Tools: The Power of the Personal Stand Up Meeting

A tool for accountability and support

It’s 6AM. I’m standing in my kitchen with a cup of coffee in one hand and a notebook flipped open on the counter in front of me.

Standing across the counter is my long time friend and collaboration Andrea (genius behind my back office redesign, kitchen remodel and acknowledged expert on creating flow).

“Ok, what d’ya got?”

This is our daily Stand Up.

We read off to each other what we accomplished the day before, what we plan to accomplish today and call out any influences that could block either of our efforts.

It's one of the tools we use to stay agile in our businesses and lives. Its more than accountability—it’s a way to partner on goal achievement and key to getting consistent results from a sprint.

Why do I do it? I can go it alone and have done so for years but working with another person on my goals keeps me honest and makes it real. Also it allows me to leverage the intelligence and resourcefulness of my team mates when I run into blockers I have a hard time resolving solo.

The term “Stand Up” comes from the tradition of standing during these meetings--it helps keep the meeting short and on point (sitting allows people to get comfortable and begin lengthy conversations on why they can’t do things).

Stand Ups aren't sessions to complain or get into any lengthy discussions. They are all about accountability and quick problem solving.

While it is nice to meet face to face you don’t necessarily have to in order to have a successful Stand Up. You can get the same benefit by phone or using a service like Skype or Google+ Hangouts.

Here is the format for a perfect Stand Up:

First—include people from your team who are just as committed to achieving their goals as you are. People who are luke warm will only bring down the energy of the meeting. Also, the group should be small (less than eight) so you can go through your items quickly and you keep everyone’s attention.

Second—Schedule your Stand Up in the morning at a time the whole group can meet consistently. Keep it short—no more than 15 minutes--if its only you and a couple others, this could be done in 5 minutes. Short is key to making it useful as well as no brainer to keep.

Three—Write out these things in advance and bring to the Stand Up.

  • What you did yesterday to further your goals—get acknowledgement for what you did get done.
  • What you plan to do today to further your goals—cement it in your mind by telling the people who support you.
  • What things could block you from doing what you plan to do—if you foresee a difficulty, put it out there so you can get help.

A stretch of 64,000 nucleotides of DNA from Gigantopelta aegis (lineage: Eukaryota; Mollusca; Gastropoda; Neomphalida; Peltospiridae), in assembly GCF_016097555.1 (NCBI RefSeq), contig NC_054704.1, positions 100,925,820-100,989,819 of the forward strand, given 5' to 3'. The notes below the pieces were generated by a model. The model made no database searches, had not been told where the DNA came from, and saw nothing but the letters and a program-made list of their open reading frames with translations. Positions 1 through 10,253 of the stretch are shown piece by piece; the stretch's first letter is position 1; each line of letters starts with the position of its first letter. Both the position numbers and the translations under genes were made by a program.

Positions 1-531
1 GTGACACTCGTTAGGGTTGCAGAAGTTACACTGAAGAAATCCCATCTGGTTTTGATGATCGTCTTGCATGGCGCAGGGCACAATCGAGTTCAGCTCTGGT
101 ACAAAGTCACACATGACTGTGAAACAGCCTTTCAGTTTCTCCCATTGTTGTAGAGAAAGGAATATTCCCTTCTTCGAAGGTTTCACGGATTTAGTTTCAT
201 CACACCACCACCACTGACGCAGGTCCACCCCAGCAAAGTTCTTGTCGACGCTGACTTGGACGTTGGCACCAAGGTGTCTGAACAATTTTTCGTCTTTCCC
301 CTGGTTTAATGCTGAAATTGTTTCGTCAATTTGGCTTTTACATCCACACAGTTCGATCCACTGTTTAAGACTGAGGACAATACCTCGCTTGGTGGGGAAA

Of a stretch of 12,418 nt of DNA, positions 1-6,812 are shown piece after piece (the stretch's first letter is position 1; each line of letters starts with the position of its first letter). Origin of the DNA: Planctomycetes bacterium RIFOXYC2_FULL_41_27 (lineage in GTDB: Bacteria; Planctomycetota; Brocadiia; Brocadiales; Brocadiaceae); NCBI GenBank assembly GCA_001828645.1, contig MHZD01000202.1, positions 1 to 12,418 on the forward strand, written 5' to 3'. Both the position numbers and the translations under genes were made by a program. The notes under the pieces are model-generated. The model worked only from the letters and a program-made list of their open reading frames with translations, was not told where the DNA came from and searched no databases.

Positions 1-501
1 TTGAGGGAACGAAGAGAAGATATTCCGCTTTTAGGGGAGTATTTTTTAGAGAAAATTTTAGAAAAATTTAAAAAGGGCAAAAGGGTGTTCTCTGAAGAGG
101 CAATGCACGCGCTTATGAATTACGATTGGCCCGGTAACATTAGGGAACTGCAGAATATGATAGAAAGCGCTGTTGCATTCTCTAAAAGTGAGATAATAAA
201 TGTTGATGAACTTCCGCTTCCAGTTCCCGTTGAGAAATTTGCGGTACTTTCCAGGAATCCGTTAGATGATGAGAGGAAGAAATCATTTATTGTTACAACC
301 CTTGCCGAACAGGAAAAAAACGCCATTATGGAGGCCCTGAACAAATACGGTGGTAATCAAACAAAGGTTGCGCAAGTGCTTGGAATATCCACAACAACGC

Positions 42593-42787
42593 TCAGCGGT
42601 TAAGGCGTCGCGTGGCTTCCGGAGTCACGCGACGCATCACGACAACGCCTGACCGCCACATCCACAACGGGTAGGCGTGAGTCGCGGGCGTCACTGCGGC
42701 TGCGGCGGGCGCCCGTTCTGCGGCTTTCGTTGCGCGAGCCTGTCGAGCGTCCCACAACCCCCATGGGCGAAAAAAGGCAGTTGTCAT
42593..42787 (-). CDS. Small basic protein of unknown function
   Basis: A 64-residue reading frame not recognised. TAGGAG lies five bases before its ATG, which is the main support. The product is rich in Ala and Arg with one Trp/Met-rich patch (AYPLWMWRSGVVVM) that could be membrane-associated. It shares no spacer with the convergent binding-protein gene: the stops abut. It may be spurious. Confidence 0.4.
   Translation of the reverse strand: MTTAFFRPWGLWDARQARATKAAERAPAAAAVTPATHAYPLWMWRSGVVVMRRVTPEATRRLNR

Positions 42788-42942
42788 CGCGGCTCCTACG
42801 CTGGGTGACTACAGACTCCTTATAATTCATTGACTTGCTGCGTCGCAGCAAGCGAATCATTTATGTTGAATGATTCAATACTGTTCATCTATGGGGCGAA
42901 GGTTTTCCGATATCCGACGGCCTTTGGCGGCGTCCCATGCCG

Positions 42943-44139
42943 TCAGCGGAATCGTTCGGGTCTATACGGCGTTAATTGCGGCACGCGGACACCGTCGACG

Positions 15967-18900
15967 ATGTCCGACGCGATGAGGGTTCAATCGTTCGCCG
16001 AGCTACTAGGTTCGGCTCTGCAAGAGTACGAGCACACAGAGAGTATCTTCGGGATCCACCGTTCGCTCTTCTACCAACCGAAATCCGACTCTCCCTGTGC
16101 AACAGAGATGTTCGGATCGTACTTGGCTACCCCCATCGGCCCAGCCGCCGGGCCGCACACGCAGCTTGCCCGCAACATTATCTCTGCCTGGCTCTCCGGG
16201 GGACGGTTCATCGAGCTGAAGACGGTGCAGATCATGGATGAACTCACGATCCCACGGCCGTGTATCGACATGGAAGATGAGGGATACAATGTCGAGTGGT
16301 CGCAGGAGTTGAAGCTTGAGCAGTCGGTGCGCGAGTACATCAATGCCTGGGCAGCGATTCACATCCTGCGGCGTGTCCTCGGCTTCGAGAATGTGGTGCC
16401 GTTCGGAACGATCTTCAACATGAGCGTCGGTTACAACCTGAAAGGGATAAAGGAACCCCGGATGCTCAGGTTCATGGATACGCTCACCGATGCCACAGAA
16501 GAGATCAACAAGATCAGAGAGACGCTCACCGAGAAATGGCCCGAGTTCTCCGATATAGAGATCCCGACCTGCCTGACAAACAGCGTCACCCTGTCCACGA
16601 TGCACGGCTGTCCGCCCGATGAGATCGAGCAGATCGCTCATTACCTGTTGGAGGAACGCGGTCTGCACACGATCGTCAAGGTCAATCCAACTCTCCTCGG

Everyone gets a minute or two to share their items in round robin format.

Listing blockers is particularly useful. If you shine a light on possible difficulties in advance, you are far more likely to be ready to deal with them than if you ignore them or wait until the last minute. Also, your team-mates can help you clear these blockers by lending support.

Over time you will see patterns in your planning as well as what issues come up consistently--this is important information!  If things keep falling off your list it might be a clue to plan less during certain period. Also, if certain activities remain undone on a consistent basis it’s probably time to find some other way to deal with those—farm those activities out or find a different approach that yields the result you want.

Also, don’t spend time going over everything you didn’t do. By keeping a written record of what you plan to do vs what gets done, you can do this analysis later. Keep the Stand Up focused on action.

When I created my list of actions for yesterday I failed to take into account how day light savings would affect my energy level (a blocker I failed to take into consideration). As a result I over booked my day and only got about 80% done.

No problem though! I dealt with this by moving some tasks to the next day and working only on the highest priority tasks (in this case, writing my blog post). 

I encourage you to experiment with your own Stand Up meetings—who do you know who would welcome the opportunity to get support and make progress while helping you achieve your dreams? 

ToolsSasha MobleyComment